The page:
Secondly, a leader must address problems immediately and head on. This has not been Ramaphosa's greatest strength. Issues linger without being addressed, festering and becoming bigger than they really are. For example the imaginary contest between himself and Nkosazana Dlamini-Zuma during the pandemic, where he unbanned cigarettes and Dlamini-Zuma later appeared publicly taking the opposite posture was left unaddressed for too long, turning his minister into the enemy of the smoking world (a large portion of the population). Such gaps, if not closed immediately and effectively, can be exploited by those who want the ANC to fail.

Most importantly, communication must be human - it must always be about people's experiences. In this regard, the president does have a human touch, and much more could be done to unclothe him of the perception of being an executive of the business class. This idea has also been left unaddressed for far too long.

There was, however, good communication regarding the management of the pandemic, and credit must be given to the president, Health Minister Zweli Mkhize, and cabinet. But communication lapses remained. The confusion around the cigarette ban was one issue, but there were also times of communication by ministers ahead of the president's, including gazetting lockdown extensions before the president announced whether he was in fact extending the lockdown. There were also leaks to media, arguably from ministers, which contributed to the confusion effective communication is meant to eliminate.

Thirdly, a leader must be able to respond to tough questions with great answers, and he must be able to convince even the hardest of critics of his position. However tough questions may be, it's critically important for a leader to still communicate boldly, and not hold back. Again, the Bushiri matter showed this avoidance of difficult questions.

READ: Did Malawi win the Bushiri communication battle?
Lastly, communication provides your administration an opportunity to be metric driven. An administration that is not constantly talking to people, modelling and testing feedback and the impact of its work on the public will have no reflective capacity and be motivated to adjust course. Only when you communicate do you add pressure on yourself and ask whether your particular message will work, whether it will inspire others to alter their ideas, make people feel safe, and encourage discipline.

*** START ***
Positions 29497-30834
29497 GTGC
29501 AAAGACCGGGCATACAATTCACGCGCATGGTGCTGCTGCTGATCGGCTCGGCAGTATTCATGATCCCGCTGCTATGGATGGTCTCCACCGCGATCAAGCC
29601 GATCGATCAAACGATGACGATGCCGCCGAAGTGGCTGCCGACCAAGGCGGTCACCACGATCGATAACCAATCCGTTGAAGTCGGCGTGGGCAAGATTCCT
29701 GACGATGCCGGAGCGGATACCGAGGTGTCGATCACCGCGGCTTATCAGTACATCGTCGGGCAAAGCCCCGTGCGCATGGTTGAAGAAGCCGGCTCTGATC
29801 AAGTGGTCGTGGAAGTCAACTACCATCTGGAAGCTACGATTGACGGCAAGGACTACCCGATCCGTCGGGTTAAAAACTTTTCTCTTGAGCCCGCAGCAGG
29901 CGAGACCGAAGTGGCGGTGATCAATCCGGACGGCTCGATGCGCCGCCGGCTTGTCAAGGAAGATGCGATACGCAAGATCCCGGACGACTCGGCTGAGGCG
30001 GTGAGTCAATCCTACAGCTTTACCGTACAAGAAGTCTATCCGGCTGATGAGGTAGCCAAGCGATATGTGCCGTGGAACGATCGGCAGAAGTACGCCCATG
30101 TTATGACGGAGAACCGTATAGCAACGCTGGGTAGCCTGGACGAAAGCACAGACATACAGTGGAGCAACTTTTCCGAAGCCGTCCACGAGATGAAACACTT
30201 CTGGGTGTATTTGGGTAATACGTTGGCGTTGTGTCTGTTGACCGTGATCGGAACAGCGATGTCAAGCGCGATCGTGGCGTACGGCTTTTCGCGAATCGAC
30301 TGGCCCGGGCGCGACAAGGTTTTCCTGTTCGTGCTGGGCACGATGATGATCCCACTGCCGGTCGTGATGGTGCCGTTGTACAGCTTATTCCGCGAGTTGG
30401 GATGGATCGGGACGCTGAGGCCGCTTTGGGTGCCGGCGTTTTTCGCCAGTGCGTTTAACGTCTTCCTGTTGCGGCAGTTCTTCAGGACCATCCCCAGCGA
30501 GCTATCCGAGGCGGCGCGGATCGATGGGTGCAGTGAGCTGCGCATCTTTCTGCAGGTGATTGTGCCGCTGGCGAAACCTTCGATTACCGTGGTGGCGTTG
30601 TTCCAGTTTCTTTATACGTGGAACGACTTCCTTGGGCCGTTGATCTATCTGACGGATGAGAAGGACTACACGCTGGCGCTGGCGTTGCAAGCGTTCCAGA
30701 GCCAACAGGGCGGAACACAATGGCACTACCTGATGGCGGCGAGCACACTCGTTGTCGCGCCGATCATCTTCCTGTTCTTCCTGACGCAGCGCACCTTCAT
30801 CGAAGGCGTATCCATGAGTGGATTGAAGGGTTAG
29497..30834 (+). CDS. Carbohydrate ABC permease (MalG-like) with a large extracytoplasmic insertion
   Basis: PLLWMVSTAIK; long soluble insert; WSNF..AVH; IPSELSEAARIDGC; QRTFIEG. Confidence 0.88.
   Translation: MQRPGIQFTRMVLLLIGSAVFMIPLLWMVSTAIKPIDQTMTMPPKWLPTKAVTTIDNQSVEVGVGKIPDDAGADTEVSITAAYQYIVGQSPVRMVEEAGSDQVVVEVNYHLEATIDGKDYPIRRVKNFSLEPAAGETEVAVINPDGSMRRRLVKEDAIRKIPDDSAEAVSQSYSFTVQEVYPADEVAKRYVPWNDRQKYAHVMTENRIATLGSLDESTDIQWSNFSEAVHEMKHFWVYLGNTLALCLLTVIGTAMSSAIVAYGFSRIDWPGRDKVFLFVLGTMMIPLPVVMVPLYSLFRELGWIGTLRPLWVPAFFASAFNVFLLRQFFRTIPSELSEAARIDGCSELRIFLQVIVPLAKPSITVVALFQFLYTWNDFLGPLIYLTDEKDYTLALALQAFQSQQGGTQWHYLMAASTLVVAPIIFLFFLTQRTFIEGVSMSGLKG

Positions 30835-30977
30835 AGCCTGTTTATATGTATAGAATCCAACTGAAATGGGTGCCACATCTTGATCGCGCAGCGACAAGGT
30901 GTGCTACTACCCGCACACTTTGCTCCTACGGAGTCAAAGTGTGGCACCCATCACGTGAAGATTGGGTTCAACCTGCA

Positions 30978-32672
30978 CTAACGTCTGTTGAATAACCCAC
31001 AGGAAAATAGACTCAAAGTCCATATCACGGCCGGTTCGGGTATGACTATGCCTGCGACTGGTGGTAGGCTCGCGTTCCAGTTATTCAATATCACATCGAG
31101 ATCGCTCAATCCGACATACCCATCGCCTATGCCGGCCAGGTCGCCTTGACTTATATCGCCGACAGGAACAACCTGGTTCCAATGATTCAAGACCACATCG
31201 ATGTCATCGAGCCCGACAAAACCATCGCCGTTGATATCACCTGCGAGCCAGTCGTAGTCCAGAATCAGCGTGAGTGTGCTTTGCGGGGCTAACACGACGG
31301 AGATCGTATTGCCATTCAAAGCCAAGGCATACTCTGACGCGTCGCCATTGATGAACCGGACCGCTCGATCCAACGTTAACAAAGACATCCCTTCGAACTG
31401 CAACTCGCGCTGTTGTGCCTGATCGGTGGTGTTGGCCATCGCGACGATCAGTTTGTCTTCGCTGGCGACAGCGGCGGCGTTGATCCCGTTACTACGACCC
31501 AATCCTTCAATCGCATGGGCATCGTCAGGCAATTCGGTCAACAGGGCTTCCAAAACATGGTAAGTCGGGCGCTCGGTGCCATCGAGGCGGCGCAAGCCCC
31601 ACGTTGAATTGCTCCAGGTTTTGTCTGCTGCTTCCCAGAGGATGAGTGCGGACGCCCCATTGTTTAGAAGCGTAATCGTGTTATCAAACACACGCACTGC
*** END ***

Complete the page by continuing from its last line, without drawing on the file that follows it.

Despite some glaring communication challenges during the pandemic, it can be argued that the president's steady hand, coupled with his timely and regular communication, was the singular difference that saw us perform much better than our counterparts in Europe and the Americas. But the president's communication was more an attempt for an orderly and safe period, and less an inspiration for people to take the fight against COVID-19 personally - something that was and remains needed.

Today, as the numbers of infections are growing and the option for a hard lockdown is undesirable, an inspirational speech that could help people take personal responsibility for the virus could make all the difference.

Given the president's record so far, he seems incapable of giving us such a speech. This is unfortunate because there has been no strong leader in history who was not an inspirational communicator.

Yonela Diko is the former spokesperson to the Minister of Human Settlements, Water and Sanitation. You can follow him on @yonela_diko.